What Neuromarketing learns from Galvanic Skin Response studies

Sweaty palms are a classic sign of nervousness, and in Neuromarketing or consumer neuroscience studies, researchers can learn so much more about customers from those sweaty palms. If you have read my previous writing this probably does not surprise you after seeing how brain scans and eye-tracking are utilized to get insights into your decision-making process as a consumer. And if it did come as a surprise, scary or interesting, you can go read my previous posts here for more. But, let’s get back to the topic.

Galvanic Skin Response (GSR) in Neuromarketing.

Galvanic Skin Response (GSR) measures a consumer’s level of emotional arousal (positive or negative) after exposure to external stimuli. In neuromarketing, the stimuli can be an ad, a movie trailer, or a new product. Measured based on electrodermal activity (EDA), that being the continuous variation in the electrical potential difference in your skin, usually measured between the surfaces of your fingertips. From these studies, marketers can assess the adequacy of the marketing performance and make essential modifications if the ideal degree of excitement isn’t reached. (Gill & Singh, 2020)

Positive (happy) and negative (threatening or saddening) stimuli can increase arousal, and in skin conductance, any dimension of emotional response can lead to these detectable changes. The GSR signal is not representative of the type of emotion, but of the intensity of it. The GSR is thus commonly used in conjunction with other techniques such as facial coding and eye-tracking, to understand the intensity and the type of emotional response. For example, take the below image of the GSR results during an episode of “Breaking Bad” as visualized in iMotions which you can see is mixed with facial coding. (Photo source: iMotions)

How does Galvanic Skin Response (GSR) works?

The Psychogalvanic reflex (PGR), also called galvanic skin response (GSR). After stimulation that draws the subject’s attention and leads to an aroused alertness generating an increase in the electrical conductance of the skin (a decrease in resistance). This increase in the electrical conductance, appears about two seconds after stimulation; it rises to a maximum after two to ten seconds and subsides at about the same rate.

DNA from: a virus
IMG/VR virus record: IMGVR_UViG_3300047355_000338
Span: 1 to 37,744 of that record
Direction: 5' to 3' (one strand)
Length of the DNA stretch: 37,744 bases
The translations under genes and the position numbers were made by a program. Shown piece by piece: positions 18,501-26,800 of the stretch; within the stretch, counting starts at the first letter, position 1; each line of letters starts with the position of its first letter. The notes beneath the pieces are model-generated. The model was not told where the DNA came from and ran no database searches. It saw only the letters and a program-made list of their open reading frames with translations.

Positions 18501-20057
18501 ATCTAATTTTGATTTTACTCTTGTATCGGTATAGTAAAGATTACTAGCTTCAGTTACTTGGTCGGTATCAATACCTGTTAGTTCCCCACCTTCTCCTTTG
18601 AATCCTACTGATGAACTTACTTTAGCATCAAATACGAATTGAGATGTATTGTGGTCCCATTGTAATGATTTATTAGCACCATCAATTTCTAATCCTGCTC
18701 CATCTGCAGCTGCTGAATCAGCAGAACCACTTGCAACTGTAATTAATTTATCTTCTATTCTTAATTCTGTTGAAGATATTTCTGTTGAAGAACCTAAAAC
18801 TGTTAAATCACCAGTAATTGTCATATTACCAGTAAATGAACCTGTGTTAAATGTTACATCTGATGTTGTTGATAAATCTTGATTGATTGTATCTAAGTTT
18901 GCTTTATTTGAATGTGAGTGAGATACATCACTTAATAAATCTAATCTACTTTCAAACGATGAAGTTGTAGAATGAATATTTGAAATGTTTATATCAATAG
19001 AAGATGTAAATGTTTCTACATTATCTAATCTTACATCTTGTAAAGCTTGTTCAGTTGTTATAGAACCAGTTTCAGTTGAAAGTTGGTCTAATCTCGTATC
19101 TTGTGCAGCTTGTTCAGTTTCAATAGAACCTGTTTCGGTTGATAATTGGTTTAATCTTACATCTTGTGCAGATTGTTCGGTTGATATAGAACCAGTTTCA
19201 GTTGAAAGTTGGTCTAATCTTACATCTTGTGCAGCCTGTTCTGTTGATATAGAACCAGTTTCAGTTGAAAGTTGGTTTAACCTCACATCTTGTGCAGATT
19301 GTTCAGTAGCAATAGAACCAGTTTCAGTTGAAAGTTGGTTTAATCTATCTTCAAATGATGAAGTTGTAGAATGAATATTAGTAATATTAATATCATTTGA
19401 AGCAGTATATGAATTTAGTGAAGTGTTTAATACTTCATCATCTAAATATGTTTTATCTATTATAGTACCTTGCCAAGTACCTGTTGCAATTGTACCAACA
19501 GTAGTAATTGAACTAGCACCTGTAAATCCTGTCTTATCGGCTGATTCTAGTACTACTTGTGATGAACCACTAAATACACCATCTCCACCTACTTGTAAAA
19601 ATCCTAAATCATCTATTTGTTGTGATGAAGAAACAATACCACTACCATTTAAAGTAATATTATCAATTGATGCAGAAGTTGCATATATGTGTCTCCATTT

The PGR is mediated by the sympathetic division of the autonomic nervous system, it is a part that regulates the flight-or-fight responses for effective reaction in an emergency. In addition, parts of the brain’s premotor cerebral cortex appear to have a role in producing it  (This brain part seems to be involved in the selection of appropriate motor plans for voluntary movements).

GSR is the electrical resistance recorded between two electrodes placed usually on the hand with a delicate electric current running between them. A change in autonomic tone (Autonomic tone is the general activity rate of the autonomic nervous system, both the sympathetic and parasympathetic aspects of the system), largely sympathetic, results in alteration of GSR. For example, following sympathetic stimulation, there is a slight increase in sweating, and this slight increase is enough to lower the skin resistance since the sweat contains water and electrolytes, both of which increase the conductivity of skin. (Sharma et al, 2016).

Neural Sense, a Neuromarketing company that offers this service, explains in simple terms what GSR test represents in the below video.


Alejandra Camelo Castro

I am graduate student of Business Administration, awarded with a Master in International Business and Hotel Management, currently pursuing an MSc. in Business Administration with a major in Online Business and Marketing at the Lucerne University of Applied Sciences and arts.

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